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#4 2012
6 min read

The sunset exile

Exile and deportation are not fixed concepts. They have always shifted over time, and been filled with different content. But the idea of returning home is at the center of all hope for freedom. The Cameroonian author Bertrand Teyou, who is currently an ICORN-writer in Mexico, writes about this.

Credits Text: Bertrand Teyou Translation from France: Carl G. Liungman April 17 2012

In our traditional African societies the social organization has for a long time been based on ancestral practices whose orientation is guarded by patriarchs deciding over their subjects´ destinies. The challenging of certain customs has very serious repercussions. Confronted with certain ambiguities the individual must find a permanent compromise between the customs and his or her personal convictions or risk hurting the sensitivity of the customary authority. Because an opposition to the ritual order could turn out to be fatal. It may lead to an irreversible banishment that no one would like to become the victim of. This banishment, the exile, is experienced as the worst misfortune any man may have to live with. One is forever excluded from society, the punishment is without appeal, and for the village one is dead and buried. Those who have to experience this destiny will have to be born again from their ashes elsewhere. For centuries such tragedies have shown that those sacrificed unfortunately are persons, which under other skies would have been great builders. Many generations of us are born by parents having had to live in such circumstances, families whose genealogical tree never reached past the first stage, stopped by a painful past: the history of a deportation.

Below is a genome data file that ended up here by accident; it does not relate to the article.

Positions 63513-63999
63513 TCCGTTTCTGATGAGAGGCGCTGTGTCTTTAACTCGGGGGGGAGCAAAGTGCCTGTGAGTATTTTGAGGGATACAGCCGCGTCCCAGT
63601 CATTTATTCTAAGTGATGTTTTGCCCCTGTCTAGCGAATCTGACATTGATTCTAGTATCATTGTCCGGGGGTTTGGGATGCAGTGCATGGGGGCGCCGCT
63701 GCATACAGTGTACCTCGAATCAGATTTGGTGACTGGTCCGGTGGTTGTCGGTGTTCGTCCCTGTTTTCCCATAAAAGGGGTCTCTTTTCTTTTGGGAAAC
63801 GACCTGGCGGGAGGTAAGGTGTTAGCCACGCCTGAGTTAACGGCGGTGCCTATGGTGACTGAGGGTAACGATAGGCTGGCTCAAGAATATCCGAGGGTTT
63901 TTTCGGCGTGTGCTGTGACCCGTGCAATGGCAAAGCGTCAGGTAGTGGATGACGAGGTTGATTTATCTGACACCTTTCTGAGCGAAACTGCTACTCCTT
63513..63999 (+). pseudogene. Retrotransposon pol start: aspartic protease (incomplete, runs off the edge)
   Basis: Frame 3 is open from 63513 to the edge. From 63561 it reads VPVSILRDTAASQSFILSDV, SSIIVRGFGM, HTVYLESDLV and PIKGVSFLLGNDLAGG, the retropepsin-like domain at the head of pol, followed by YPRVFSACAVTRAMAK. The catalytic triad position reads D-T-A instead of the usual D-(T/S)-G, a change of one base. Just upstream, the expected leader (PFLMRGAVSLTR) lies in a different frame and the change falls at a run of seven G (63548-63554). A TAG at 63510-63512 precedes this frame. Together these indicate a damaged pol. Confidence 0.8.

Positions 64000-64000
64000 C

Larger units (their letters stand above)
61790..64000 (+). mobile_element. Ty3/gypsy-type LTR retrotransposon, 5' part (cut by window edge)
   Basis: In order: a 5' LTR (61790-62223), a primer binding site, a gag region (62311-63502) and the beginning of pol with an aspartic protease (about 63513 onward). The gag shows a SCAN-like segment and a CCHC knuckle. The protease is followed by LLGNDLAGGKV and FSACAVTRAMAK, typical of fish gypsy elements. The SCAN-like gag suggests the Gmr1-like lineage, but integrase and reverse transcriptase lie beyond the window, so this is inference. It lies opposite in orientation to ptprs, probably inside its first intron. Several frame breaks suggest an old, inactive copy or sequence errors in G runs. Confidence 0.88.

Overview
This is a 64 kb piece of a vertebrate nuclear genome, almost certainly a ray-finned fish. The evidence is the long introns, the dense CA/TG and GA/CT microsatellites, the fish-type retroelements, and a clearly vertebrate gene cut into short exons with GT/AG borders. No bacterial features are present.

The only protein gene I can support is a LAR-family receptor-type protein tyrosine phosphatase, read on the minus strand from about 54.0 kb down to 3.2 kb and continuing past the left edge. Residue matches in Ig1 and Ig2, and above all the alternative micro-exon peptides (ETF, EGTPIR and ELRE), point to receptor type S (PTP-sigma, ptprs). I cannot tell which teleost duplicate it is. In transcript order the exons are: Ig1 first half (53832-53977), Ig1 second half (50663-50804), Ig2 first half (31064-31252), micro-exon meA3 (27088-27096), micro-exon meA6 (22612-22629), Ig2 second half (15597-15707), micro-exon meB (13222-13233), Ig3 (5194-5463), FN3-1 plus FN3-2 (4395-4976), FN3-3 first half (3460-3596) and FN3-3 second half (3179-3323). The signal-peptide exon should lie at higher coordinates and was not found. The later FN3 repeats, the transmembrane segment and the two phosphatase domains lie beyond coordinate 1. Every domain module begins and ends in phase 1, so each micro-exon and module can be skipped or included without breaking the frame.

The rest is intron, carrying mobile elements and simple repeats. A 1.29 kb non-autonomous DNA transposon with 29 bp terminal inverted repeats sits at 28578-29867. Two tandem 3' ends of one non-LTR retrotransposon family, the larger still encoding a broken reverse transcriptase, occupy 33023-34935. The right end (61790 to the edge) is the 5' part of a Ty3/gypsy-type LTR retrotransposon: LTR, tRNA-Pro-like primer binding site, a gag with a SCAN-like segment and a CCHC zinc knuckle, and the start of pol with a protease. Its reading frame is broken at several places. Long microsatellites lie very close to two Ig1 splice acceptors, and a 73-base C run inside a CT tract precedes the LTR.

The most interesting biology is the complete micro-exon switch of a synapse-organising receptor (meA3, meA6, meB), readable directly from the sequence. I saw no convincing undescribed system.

Then came the time of the shocking encounter with the West, the invader first giving him the task of restructuring the memories. This was a necessary prerequisite permitting the conquest of territories through the control of people, the introduction of mental slavery. To this end a generous and implacable educational system was established, and those who had the chance to get access to it would discover a new exile through the representational regime. All through the epic narratives the exiled person became the lonely rider galloping away towards the horizon in the direction of the setting sun, leaving behind an intense admiration even stronger than the pain of the fatal separation. The liberated men and women see their hero disappear, maybe forever, to that imaginary territory which fascinates, the land of the brave warriors, asylum of the valiant. Thus they beheld the image of the irreducible warrior, the soldier who risks his life to help the weak and the shipwrecked. The painful parting towards the unknown, which terrified the village, became something virtuous. Our martyrs, which the ferocious political dictatorship had forced into exile, became an immense source of hope for freedom.